Parenting tips for managers

This is not condescending for your employees – I promise…but my own reading habits include a bunch of parenting blogs and business writing.  This intersection was bound to happen eventually.

Jim Higley, aka Bobblehead Dad, wrote a sweet piece on the Huffington Post about his three tips of parenting…turns out, they’re three great tips for leadership, too.  Check out the original here, if you manage actual toddlers (SAHMs need leadership too) – otherwise, click through for my three pieces of wisdom. Read more

Mailbag: Donors at Parties (part 2)

Welcome to part 2 of my answer to a development officer who wanted advice on how to deal with donors when you see them at parties.  (You can read the whole question here, as well as my advice on interacting with donors when you run into them at social engagements where you’re not the host.)

But now, what do you do when YOU’RE the host, and all your organization’s major donors are in a room together, and you have to work the heck out of that room?  Totally different challenge. Read more

Emotional Correctness – Lessons from a Lesbian Liberal on Fox

I am an unabashed social liberal.  That’s not a big secret.  So it won’t surprise anyone to learn that Fox News often confounds and enrages me.  And I find myself often wondering why people I admire, people who seem to share my progressive beliefs (OK, progressive is sort of a stretch when we’re talking about a “news” organization that does a whole piece on why women should become financially dependent on husbands…the notion that women might want to build their own credit history is apparently radical over there) – I wonder why these people agree to appear on Fox at all.

Well, here’s one answer, from Sally Kohn, and it’s one I think has relevance for all of us.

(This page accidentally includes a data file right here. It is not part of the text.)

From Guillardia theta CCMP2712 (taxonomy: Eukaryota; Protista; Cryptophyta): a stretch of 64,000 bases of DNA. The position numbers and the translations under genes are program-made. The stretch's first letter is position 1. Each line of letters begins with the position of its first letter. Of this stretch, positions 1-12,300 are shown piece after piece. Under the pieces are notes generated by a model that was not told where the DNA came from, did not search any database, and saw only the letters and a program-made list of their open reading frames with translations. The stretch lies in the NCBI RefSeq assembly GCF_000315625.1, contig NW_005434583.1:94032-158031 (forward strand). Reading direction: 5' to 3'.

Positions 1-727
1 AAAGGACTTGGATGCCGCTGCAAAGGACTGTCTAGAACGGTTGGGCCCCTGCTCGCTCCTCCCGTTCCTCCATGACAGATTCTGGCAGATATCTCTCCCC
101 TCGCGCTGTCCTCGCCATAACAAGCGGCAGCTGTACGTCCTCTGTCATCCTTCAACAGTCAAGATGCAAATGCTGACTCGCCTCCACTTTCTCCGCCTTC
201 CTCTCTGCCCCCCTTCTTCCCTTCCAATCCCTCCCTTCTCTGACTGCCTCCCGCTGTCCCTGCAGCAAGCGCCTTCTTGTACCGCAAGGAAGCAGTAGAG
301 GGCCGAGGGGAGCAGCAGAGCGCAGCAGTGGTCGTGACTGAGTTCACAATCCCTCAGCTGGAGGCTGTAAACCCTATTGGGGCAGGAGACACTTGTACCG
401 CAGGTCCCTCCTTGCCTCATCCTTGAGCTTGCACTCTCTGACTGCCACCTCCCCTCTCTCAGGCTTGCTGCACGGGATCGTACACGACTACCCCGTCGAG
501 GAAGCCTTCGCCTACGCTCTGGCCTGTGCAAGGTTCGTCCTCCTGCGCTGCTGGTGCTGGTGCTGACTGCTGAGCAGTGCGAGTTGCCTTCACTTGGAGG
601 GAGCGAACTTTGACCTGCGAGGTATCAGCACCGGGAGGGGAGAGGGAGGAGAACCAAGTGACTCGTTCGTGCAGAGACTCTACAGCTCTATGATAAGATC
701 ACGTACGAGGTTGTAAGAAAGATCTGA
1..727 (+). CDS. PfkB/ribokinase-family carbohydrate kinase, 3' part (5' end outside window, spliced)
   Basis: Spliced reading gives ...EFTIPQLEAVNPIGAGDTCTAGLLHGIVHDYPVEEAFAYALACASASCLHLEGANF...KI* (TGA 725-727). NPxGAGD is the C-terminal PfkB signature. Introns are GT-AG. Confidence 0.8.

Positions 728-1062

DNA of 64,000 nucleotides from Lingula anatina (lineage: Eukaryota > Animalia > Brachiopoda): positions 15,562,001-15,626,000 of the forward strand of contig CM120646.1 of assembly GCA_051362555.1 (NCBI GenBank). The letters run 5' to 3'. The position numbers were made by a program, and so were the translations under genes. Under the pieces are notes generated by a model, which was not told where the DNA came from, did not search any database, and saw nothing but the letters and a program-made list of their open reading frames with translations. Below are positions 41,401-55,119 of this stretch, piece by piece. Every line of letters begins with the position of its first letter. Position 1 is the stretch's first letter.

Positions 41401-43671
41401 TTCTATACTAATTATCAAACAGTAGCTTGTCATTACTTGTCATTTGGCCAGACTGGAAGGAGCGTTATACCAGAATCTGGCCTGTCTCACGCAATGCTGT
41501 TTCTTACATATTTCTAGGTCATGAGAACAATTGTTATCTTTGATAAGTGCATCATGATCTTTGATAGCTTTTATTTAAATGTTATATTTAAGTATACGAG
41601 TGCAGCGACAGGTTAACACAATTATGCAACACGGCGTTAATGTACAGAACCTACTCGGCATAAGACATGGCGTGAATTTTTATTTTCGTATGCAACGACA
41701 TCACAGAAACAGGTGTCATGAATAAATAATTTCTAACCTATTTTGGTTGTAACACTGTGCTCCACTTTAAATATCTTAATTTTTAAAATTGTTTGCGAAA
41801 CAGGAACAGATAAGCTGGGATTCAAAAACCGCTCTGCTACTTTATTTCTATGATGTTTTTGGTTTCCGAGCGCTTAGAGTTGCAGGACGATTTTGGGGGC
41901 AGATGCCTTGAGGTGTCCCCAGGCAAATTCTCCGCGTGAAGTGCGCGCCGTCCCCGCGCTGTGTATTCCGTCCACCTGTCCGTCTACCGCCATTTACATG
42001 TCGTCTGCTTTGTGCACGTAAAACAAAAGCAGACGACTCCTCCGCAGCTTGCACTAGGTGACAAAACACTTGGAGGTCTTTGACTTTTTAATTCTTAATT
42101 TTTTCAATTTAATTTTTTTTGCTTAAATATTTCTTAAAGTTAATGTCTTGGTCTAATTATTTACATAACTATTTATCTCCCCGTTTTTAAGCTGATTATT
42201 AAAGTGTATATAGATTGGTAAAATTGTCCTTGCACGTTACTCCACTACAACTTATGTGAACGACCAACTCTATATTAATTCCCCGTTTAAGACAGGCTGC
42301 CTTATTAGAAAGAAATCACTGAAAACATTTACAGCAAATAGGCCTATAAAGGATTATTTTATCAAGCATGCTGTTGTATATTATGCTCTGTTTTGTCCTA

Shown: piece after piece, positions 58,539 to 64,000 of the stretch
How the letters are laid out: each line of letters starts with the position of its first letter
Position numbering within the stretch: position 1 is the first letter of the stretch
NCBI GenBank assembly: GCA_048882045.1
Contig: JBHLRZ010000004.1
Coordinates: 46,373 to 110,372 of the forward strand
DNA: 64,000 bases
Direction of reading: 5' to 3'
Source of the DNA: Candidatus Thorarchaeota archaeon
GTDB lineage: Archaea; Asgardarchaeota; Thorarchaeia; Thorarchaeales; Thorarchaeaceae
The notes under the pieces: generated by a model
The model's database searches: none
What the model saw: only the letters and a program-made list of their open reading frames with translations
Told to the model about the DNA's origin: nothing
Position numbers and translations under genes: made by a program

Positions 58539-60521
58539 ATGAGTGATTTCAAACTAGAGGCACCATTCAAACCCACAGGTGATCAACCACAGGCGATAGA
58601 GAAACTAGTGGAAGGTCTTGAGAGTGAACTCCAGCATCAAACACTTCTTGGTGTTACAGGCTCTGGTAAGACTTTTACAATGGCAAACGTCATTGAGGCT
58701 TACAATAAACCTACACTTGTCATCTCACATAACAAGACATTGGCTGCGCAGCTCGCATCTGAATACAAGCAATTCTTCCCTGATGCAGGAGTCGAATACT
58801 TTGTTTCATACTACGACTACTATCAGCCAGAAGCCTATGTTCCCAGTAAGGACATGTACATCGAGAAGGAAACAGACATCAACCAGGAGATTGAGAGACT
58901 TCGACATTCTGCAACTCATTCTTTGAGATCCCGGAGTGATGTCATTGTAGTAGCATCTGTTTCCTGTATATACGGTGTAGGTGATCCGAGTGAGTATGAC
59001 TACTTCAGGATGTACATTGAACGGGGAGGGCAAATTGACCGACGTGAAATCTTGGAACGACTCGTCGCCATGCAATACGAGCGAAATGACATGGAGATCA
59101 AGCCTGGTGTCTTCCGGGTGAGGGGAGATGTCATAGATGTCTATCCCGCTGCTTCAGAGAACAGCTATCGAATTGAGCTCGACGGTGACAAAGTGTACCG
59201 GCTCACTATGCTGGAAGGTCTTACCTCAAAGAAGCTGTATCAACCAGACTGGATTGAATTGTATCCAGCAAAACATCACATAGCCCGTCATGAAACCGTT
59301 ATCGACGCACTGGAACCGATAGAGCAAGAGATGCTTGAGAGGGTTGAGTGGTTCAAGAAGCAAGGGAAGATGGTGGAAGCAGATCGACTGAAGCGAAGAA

Now – how does this apply to YOU? Read more

Mailbag: Donors at Parties (part 1)

Q: I’m about to go through the annual December holiday party marathon.  13 of them this year, and I already feel unlucky.  I’m a development officer for an organization in a pretty small town, and there are only so many major donors, so I’m going to run into a lot of folks that I have urgent donor business with…what’s the etiquette here?  I don’t want to upset my hosts or my prospects, but I don’t want to pretend that I don’t need to talk to these people about giving my organization money.  I don’t know how to talk to MY donors at someone else’s party, and it’s sort of a separate question, but I don’t really know how to balance the party we’re throwing between a nice thank you celebration for the folks who support us year round and reminding some donors that we want their money before the end of the month.

A: Two good questions.  Let’s take them separately…First, Other People’s Parties.

Read more

Conversation starters, fond farewells

I’m the development shrink.  I know you’re frustrated by how much I ask you to prepare on your own.  Particularly when there are so very many folks on the web who will just give you lists of “great conversation starters for networking.”

Just remember how many lists Cosmopolitan magazine puts out into the world.  100 ways to please your man, surprise your man, keep him happy in bed, etc.  If anything were that simple, such magazines would be out of business.  They’re not revealing the secrets of the universe.

They’re fun to read…but you probably shouldn’t take their advice too seriously.
They’re fun to read…but you probably shouldn’t take their advice too seriously.

Listen to me carefully: if you go to a party with a memorized list of conversation starters and roll through them, that’s exactly what it will sound like.  Do you want to be known as the person who was trying so hard/was so horribly socially awkward/etc. that they memorized conversation starters to get through the holiday bagel reception?

But Cosmo keeps selling those magazines…and it’s because people WANT them.